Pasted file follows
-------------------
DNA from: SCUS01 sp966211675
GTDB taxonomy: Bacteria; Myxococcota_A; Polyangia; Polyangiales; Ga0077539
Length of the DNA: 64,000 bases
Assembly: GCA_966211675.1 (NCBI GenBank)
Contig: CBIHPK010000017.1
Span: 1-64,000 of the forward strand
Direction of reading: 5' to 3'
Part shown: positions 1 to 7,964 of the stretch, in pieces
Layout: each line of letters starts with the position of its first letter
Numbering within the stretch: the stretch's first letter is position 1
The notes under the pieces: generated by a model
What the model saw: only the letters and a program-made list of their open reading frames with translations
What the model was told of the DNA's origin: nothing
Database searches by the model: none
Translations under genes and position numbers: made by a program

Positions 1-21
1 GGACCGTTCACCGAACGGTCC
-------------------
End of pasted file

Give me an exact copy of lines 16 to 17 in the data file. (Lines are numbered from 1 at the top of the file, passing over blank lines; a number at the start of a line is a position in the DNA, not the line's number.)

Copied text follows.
Positions 1-21
1 GGACCGTTCACCGAACGGTCC